Large black figures cast in steel loomed over the India Art Fair as it opened on Friday with the display of the eerie silhouettes seeking to highlight the country’s millions of “missing” women.
The outdoor installation called M.I.S.S.I.N.G. by artist Leena Kejriwal is a visual response to alarming research showing a gaping gender gap in India, which has led to severe imbalances in some parts of the country.
Caused by sex-selective abortion, infanticide and the death of girls through neglect, the issue is part of a national debate about women’s rights sparked by fresh scrutiny of sexual violence.
The three outsized sculptures are meant to be “like sharp, black holes cut out of the sky. Holes into which millions of girls disappear from the face of this earth”, according to Kejriwal’s description of the project. India’s 2011 census data showed that just 914 girls are born nationwide per 1,000 boys – much behind the global benchmark of 952 – reflecting a cultural preference for male heirs. The India Art fair has been phenomenally successful since its first edition in 2008 and now draws leading local and international galleries and artists, as well as hundreds of thousands of members of the public.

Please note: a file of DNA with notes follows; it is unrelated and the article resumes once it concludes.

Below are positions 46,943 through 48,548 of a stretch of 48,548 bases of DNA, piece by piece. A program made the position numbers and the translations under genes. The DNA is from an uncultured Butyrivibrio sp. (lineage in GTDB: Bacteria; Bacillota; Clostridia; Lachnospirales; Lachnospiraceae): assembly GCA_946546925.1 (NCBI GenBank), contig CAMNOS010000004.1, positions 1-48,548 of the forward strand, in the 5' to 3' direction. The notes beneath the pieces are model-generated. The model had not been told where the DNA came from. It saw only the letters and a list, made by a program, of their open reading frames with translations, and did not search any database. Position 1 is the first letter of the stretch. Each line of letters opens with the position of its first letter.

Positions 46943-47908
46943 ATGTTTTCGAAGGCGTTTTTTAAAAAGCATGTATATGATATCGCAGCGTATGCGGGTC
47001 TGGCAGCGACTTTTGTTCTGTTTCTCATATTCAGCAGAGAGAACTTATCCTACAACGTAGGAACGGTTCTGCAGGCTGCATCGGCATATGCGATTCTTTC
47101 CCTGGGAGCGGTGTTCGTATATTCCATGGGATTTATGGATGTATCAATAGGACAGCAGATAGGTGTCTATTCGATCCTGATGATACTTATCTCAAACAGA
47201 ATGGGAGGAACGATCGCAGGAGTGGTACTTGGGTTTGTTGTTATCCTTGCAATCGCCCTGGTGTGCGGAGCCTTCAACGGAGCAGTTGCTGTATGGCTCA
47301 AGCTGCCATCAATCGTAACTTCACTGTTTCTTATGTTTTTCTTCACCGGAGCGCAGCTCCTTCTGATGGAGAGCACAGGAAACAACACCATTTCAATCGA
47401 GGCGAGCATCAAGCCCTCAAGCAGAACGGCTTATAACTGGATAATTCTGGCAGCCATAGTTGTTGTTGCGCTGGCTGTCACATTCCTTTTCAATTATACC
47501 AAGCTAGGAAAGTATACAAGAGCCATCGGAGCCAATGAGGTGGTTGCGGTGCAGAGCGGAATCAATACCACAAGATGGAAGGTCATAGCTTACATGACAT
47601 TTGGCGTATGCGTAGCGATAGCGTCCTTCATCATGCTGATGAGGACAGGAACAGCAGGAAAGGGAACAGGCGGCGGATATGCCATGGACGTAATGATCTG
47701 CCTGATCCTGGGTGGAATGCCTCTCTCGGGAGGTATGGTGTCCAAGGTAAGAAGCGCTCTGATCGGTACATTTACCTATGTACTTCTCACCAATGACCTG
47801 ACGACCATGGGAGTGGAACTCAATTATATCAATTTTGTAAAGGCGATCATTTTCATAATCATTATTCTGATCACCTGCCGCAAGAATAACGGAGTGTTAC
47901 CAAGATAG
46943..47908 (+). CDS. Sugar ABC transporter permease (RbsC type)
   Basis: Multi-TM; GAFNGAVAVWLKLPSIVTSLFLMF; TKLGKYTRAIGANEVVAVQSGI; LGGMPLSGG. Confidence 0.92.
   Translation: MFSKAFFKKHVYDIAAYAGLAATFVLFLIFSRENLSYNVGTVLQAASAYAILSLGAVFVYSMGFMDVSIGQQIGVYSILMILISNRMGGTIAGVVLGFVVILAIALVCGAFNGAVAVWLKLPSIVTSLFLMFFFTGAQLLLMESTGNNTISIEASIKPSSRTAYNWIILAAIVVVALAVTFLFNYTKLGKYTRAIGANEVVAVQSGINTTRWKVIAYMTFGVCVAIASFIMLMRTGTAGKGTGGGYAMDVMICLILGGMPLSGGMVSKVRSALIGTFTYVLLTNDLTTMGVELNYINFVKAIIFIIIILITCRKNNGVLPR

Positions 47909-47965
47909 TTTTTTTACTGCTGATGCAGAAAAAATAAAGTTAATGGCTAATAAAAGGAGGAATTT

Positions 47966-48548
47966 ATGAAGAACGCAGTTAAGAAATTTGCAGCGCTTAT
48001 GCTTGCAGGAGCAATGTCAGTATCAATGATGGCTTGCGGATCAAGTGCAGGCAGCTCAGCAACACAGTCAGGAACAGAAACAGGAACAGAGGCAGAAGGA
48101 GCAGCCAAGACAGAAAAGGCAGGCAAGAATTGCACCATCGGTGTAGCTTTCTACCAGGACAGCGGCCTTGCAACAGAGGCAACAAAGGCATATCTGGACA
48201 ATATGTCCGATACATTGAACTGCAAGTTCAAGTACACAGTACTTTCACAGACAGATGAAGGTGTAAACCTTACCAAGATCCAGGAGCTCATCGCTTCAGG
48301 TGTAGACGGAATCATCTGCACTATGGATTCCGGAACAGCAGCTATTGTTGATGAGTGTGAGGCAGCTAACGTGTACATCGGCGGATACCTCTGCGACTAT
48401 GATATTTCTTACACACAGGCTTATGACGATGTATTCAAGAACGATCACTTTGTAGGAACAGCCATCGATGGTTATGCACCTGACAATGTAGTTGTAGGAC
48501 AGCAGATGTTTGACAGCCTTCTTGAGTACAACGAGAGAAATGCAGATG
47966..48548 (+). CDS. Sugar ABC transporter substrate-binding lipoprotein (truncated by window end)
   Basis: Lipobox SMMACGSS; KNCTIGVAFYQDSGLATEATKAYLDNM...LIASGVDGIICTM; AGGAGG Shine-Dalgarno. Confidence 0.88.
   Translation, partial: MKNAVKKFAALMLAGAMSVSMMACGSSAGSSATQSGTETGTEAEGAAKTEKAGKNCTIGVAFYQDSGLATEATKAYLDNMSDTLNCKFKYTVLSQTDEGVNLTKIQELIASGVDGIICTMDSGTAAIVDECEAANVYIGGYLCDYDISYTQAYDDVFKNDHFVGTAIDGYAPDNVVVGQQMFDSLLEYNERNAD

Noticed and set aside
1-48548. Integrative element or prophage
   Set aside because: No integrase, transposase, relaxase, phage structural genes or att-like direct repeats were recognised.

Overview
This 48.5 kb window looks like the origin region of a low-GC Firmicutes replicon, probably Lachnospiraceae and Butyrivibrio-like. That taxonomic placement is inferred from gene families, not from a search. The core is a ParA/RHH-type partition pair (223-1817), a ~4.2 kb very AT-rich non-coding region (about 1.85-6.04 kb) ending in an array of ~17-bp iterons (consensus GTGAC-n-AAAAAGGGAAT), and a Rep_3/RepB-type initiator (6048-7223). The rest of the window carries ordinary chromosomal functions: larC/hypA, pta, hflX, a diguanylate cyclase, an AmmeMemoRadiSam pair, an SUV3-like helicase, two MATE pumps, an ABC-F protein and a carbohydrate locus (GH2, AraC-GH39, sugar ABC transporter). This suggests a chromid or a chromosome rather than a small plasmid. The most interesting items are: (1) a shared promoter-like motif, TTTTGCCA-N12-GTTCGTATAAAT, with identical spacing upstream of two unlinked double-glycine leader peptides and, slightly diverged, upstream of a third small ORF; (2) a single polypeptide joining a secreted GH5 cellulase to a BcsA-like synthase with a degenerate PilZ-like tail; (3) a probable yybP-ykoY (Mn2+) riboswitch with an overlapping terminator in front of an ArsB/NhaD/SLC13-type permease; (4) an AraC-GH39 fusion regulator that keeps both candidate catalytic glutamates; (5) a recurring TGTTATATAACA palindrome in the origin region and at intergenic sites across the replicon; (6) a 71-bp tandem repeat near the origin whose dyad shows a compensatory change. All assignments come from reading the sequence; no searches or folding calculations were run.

This year organisers signalled their intent to tackle some of the issues thrown up by the sweeping changes underway in the world’s biggest democracy, wrought by economic development and globalisation.
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